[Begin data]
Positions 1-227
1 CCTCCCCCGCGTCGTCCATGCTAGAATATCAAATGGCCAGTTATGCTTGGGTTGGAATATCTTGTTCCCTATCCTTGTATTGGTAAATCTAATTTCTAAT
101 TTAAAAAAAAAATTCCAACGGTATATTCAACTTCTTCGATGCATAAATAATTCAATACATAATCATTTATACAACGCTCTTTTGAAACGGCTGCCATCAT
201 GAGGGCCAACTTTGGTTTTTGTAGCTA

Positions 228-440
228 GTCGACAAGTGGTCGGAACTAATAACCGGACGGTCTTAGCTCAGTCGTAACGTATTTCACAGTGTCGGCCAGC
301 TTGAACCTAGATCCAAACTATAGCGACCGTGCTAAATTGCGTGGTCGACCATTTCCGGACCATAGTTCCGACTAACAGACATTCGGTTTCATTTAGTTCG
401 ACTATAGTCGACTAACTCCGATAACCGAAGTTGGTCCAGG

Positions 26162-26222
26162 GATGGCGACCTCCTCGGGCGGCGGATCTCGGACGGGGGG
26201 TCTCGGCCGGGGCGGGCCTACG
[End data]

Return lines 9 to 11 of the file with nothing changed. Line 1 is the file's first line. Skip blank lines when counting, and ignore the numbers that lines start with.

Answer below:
Positions 26162-26222
26162 GATGGCGACCTCCTCGGGCGGCGGATCTCGGACGGGGGG
26201 TCTCGGCCGGGGCGGGCCTACG